Study: Suicide Risk Rises in Patients with Severe Acne

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A large new observational study of more than 5,700 Swedish patients being treated for severe acne sought to untangle the links between the popular acne drug Accutane, suicide and acne itself. The researchers found that having severe acne was associated with a higher risk of suicide, but that taking Accutane (isotretinoin) did not independently increase that risk.

For the study, researchers at Sweden’s Karolinska Institute followed acne patients, aged 15 to 49, between 1980 and 2001. The patients were tracked before, during and after being treated with Accutane. Overall, 128 of the 5,756 patients were admitted to the hospital for a suicide attempt. Suicide attempts increased in the year before treatment, but the highest rates were seen in patients within the six months after treatment ended. (More on Time.com: Do We Need Vitamin-Supplemented Birth Control Pills?)

HealthDay reports:

It’s possible that patients whose skin improved became distraught if their social life didn’t benefit, the researchers speculated.

Also, Accutane takes time to work and acne can worsen before it gets better, [lead author Dr. Anders] Sundstrom said. “It takes a long time to get rid of the acne, and for the self-image to get better might take even a longer time,” he said.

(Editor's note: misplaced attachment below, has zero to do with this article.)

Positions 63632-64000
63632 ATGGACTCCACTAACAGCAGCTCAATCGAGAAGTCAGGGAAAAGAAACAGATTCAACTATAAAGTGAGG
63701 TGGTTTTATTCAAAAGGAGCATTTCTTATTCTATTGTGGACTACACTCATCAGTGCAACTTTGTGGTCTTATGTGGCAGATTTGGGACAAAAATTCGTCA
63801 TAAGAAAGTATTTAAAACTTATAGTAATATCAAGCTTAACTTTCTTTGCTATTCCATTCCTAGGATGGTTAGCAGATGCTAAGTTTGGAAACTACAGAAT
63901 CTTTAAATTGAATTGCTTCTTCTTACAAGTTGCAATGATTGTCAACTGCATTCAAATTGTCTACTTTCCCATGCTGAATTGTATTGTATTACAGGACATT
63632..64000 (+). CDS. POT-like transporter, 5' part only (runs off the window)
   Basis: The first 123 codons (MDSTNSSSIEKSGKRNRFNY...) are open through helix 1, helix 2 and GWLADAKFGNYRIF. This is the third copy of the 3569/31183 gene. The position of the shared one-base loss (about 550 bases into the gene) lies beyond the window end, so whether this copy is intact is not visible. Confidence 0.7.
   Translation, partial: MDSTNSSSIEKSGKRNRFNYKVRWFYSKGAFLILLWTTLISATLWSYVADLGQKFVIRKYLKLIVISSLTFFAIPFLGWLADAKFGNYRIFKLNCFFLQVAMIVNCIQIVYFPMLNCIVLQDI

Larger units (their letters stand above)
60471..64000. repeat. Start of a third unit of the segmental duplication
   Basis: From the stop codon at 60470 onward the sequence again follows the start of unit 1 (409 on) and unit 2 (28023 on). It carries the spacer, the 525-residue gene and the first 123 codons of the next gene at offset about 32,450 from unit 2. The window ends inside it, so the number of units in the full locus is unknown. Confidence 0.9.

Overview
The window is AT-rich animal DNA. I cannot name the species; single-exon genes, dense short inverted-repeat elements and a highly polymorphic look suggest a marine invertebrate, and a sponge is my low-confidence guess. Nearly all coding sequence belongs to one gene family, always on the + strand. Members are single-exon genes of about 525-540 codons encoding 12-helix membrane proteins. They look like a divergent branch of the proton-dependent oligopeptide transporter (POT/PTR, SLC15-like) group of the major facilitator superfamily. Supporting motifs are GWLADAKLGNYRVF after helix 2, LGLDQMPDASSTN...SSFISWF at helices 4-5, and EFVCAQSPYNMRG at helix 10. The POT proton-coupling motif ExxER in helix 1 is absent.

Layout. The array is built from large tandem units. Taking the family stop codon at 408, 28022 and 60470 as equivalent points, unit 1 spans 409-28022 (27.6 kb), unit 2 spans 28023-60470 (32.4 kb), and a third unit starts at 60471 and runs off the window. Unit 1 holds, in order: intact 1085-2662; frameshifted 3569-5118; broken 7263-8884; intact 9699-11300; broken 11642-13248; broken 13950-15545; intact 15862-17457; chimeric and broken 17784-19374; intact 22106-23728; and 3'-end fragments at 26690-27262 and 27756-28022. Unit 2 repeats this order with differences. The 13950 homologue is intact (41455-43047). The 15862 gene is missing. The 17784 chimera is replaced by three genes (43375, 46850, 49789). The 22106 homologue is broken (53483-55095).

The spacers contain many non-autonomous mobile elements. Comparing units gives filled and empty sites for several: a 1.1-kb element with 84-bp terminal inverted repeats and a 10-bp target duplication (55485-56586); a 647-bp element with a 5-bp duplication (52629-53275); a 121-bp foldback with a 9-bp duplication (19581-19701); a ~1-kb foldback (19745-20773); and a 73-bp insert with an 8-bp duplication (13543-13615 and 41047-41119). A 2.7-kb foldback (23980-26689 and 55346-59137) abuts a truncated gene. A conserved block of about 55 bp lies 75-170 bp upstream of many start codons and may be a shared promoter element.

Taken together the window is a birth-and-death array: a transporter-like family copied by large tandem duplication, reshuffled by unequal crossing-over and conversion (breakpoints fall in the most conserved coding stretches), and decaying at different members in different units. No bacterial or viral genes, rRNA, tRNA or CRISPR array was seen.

“An increased risk of attempted suicide was apparent up to six months after the end of treatment with isotretinoin, which motivates a close monitoring of patients for suicidal behaviour for up to a year after treatment has ended,” wrote the authors. “However, the risk of attempted suicide was already rising before treatment, so an additional risk due to the isotretinoin treatment cannot be established.” (More on Time.com: Parsing the Link Between Acne and Depression)

In an editorial accompanying the article, dermatologists John Sullivan and Parker Magin agreed: “It is difficult to tease out the relation between mental health and isotretinoin because acne itself is associated with psychiatric morbidity, including depression.”

The absolute risk of suicide was very small, however. The researchers calculated that there would be one new suicide attempt for every 2,300 acne patients put on Accutane. But whether it is acne or isotretinoin — the disease or the drug — that may be causing the slight bump in suicide attempts, the researchers say the message is clear: monitor patients with severe acne for signs of depression during the course of their treatment and particularly during the six months after.

More on Time.com:

Why Are Anorexics More Likely to Have Unplanned Pregnancies and Abortions?

Depression Returns in Half of Treated Teens

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